Of course a more powerful ported build could be designed, and a single driver sealed build

Sealed build

http://www.parts-express.com/pe/showdetl.cfm?partnumber=295-512

Ported build

http://www.parts-express.com/pe/showdetl.cfm?partnumber=293-650

It's all about what you really want, that's the beauty of DIY!
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post #6 of 32 Old 02-11-2013, 10:19 PM - Thread Starter
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OK, so I've taken in that so far. What is it about the most recent links, the Dayton and TC that make them better than the Infinity?
What made you suggest a dual sub setup the first time around? I've never owned a sealed sub, but all research I've done suggested I would like sealed.
What are other amp choices?

Most importantly, I am still in the dark as to what the inside of the box needs to look like, as far as bracing and foam.

Thanks for your help thus far, I am sure you answer the same questions constantly.

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post #7 of 32 Old 02-11-2013, 10:39 PM
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The dual 12"s get you more surface area then a 15", and they cost less then most decent 15"s. Bass is pretty basic, how much air can you move. The larger the enclosure, the "easier" it is to move air lower in frequency. A smaller enclosure requires more power to reach the same output as a larger enclosure. A sealed box limits low frequency output capability, so more cone area gives you more capability.

Both of the more expensive drivers have a lot more cone excursion, so they can do more with a lot of power by themselves. The Dayton is optimized for a sealed box, and the TC a vented box. Both drivers have advanced motor designs, with distortion reducing, inductance controlling shortening rings. They are worth the money in many situations.

If you want a plate amp, options arent very special, many amps like the one I linked with and without boost. There's only one with more power then 500 watts, and all of them have high pass filters around 20hz which limits the usefulness of a sealed sub. Outboard pro audio amps are your other real option, but they can be noisy (need to do a fan mod), and sometimes difficult to setup if you're inexperienced.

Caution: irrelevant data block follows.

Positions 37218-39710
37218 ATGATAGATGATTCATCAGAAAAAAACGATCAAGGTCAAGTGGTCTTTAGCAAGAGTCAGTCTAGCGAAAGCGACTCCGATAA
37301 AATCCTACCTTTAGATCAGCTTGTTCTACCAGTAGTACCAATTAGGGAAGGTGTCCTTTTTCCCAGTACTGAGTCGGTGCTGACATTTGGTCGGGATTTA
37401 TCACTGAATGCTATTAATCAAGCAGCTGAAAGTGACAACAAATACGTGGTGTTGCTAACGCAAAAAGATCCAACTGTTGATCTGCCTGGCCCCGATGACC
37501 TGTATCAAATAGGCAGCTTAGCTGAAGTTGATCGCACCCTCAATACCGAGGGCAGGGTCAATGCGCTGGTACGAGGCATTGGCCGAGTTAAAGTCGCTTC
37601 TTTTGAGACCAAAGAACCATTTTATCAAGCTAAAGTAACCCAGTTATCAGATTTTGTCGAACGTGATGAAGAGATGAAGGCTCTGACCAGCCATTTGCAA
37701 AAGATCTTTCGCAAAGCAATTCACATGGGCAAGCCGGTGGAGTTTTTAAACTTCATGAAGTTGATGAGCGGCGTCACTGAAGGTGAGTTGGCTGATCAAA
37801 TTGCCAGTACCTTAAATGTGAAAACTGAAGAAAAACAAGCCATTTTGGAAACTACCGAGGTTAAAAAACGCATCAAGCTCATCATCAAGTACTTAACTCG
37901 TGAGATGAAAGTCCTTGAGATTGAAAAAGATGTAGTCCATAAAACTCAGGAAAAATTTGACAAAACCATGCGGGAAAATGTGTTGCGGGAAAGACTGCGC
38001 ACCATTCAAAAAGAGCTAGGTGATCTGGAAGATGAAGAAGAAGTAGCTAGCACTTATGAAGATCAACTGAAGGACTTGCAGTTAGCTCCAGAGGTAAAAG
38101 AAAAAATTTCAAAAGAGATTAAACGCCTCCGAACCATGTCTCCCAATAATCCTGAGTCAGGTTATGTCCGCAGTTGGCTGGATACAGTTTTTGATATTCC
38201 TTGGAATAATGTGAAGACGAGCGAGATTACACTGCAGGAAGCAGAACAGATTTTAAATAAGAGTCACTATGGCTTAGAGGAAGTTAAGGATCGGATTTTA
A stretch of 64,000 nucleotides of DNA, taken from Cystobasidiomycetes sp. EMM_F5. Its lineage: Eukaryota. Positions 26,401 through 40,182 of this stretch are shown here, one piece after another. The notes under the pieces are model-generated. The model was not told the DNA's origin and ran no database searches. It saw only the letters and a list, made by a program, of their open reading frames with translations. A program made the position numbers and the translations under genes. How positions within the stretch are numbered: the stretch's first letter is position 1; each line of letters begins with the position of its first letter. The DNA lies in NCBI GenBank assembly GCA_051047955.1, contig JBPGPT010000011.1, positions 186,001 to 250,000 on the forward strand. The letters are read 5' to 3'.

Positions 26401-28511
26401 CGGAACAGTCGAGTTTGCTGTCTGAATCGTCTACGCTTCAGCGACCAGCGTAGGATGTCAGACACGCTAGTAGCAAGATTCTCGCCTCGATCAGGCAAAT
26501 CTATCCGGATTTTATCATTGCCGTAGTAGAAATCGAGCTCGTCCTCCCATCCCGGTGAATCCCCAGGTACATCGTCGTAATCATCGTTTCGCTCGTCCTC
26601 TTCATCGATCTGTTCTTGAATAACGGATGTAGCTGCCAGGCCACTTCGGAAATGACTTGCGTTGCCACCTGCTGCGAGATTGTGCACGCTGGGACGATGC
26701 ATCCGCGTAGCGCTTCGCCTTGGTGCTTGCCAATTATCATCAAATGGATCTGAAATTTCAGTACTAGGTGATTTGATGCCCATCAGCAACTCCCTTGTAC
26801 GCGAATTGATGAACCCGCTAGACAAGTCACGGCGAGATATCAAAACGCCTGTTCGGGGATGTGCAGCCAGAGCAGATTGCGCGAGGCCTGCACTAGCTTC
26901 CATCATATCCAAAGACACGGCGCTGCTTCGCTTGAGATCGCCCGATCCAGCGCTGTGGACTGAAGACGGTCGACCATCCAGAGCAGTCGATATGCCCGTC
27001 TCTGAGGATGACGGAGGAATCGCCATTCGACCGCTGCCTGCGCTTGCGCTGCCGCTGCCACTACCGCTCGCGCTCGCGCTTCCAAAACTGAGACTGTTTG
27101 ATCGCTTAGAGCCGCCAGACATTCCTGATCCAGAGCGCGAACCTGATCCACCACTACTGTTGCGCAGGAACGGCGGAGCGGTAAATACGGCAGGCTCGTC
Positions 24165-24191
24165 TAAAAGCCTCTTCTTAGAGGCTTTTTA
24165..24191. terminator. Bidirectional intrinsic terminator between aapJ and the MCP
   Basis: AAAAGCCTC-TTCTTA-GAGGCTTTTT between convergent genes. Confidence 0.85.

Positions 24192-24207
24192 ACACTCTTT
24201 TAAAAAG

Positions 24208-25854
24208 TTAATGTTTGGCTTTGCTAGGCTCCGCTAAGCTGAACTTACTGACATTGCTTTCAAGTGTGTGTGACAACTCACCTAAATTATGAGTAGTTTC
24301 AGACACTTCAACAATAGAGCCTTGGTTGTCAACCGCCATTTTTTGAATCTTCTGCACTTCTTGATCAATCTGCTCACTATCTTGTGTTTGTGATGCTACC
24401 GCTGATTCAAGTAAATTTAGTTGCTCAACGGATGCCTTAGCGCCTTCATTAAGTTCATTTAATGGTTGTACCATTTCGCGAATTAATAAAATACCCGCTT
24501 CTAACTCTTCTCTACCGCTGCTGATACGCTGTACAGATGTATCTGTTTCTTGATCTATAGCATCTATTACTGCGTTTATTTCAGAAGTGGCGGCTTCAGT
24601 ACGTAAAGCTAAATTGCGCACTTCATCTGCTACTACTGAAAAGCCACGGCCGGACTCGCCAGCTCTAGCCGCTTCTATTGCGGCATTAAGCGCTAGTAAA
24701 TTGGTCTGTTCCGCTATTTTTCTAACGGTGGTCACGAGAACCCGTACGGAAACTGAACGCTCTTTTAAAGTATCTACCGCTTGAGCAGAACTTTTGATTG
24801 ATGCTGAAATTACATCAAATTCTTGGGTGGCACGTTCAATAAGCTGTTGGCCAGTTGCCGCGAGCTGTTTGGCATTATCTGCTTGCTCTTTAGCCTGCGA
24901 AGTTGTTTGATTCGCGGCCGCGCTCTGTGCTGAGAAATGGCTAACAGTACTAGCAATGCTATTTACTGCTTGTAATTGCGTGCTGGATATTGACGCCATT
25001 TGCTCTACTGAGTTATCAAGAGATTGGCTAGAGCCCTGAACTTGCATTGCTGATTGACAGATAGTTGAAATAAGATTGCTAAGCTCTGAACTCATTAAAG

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post #8 of 32 Old 02-12-2013, 09:46 AM - Thread Starter
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Ok you seem to be subtly suggesting that I do an open box, or did I make the wrong assumption? I read through your 15" sealed pair thread.

I was (originally) hoping to make a box that is about 2 ft^3. Single or dual drivers is fine. 12" or 15" would be fine. I am up for suggestions to maximize sound. I hope to make something that sounds accurate and not sloppy boomy. What should I do?

I won't worry about the amp for now, and certainly not an outboard amp. I was definitely planning to go plate.

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post #9 of 32 Old 02-12-2013, 11:07 AM
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Open box? Not sure what that is (ported?). It really does depend on your needs. The ultimax looks good sealed in 3ft3 with a 500 watt plate amp that doesn't have boost. I think you would be happy with that setup.
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post #10 of 32 Old 02-12-2013, 12:04 PM - Thread Starter
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3ft3? Oh My. Sorry I meant ported not "open box".

If it is a ported box can I make it slightly smaller than 3ft3 without killing the capability?

What do I do to learn about bracings and filling?

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post #11 of 32 Old 02-12-2013, 12:48 PM
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3ft3 sealed for the ultimax. I wouldnt go to much smaller. Ported would be huge.

For bracing youre simply connecting all of the panels, ideally at their weakest, in the panel centers. You could just use strips of wood and make a # that goes front/back side/side top/bottom.

For fill just get some $2 poly pillows at walmart and throw 1-2 in the back of each box.